Vista Equity Partners Founder, Chairman, and CEO, Robert F. Smith, recently pledged $1 million to support the NSBCPA’s first-of-its-kind Certified Public Accountant (CPA) Exam Bootcamp Program for Black Accounting Students.  The program is also supported by the American Institute of Certified Public Accountants (AICPA) Foundation.

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PRESS RELEASE - NSBCPA BOOT CAMP TO INCREASE BLACK CPAS

FOR IMMEDIATE RELEASE

Washington, DC – The National Society of Black Certified Public Accountants, Inc. (NSBCPA) is launching a first of its kind Certified Public Accountant (CPA) Exam Bootcamp Program for Black Accounting Students.

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BLACK CPA #10 - CHARLES A. BECKETT, CPA

Charles A. Beckett, CPA licensed in 1941 was one of the first African American certified public accountants in Illinois. He was also a community activist who helped found Paul G. Stewart Housing Development; which was named after his friend Paul G. Stewart, CPA.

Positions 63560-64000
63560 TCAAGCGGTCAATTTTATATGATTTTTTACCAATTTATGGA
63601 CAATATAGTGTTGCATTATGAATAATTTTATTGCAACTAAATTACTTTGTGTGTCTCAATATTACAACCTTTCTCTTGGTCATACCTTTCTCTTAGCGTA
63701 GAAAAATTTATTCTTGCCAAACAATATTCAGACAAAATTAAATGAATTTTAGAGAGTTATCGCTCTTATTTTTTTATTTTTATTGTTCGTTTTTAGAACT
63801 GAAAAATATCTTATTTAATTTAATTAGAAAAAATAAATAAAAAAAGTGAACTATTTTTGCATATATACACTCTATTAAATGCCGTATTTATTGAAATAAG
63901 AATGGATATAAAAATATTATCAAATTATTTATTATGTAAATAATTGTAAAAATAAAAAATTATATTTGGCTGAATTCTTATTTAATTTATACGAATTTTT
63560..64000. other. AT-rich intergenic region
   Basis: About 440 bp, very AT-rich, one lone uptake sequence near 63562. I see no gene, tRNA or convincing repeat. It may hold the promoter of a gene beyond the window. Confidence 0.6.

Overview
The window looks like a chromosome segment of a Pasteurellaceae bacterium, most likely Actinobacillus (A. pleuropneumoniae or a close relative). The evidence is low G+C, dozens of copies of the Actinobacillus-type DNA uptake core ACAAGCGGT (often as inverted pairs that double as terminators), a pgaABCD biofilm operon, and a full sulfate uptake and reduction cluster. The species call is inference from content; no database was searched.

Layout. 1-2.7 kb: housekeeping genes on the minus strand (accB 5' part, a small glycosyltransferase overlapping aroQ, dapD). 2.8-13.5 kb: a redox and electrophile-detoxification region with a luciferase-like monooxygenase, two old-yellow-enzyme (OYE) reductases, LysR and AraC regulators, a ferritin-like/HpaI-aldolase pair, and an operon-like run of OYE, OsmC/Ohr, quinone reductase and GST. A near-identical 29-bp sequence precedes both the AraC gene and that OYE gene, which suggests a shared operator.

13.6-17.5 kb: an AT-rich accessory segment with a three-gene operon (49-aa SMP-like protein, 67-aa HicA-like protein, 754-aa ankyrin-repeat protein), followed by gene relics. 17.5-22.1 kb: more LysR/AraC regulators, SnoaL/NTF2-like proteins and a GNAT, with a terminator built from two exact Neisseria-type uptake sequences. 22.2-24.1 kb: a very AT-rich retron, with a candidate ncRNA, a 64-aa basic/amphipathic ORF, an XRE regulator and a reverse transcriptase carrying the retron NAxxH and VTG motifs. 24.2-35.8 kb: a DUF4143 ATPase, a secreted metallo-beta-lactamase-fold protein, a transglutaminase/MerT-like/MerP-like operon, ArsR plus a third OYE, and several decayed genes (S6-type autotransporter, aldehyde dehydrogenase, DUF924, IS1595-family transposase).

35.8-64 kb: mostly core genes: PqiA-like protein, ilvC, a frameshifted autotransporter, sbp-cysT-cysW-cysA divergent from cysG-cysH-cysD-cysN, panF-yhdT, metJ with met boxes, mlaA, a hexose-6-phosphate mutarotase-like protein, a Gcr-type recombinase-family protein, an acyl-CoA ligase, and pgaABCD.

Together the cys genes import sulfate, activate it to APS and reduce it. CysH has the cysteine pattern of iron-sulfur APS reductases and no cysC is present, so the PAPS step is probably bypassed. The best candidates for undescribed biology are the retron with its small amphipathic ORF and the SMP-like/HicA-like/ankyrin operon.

After receiving his CPA he often stated that it was hell, because there really was no place for black accountants to practice; therefore, he started his own firm, Charles A. Beckett & Co. One of his major clients was Johnson Publishing.

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NSBCPA Meet the Members #6: Antonio D. Luke, Sr

When did you know you wanted to become an accountant?

I never wanted to become an accountant. In a sense, the profession chose me. I started out as a general business major, but I didn't feel adequately challenged by the educational curriculum. The demand for more out of my education led me to inquire about the most challenging major in the university's business program; and, voila, an accountant was born!

When did you know you wanted to become a CPA?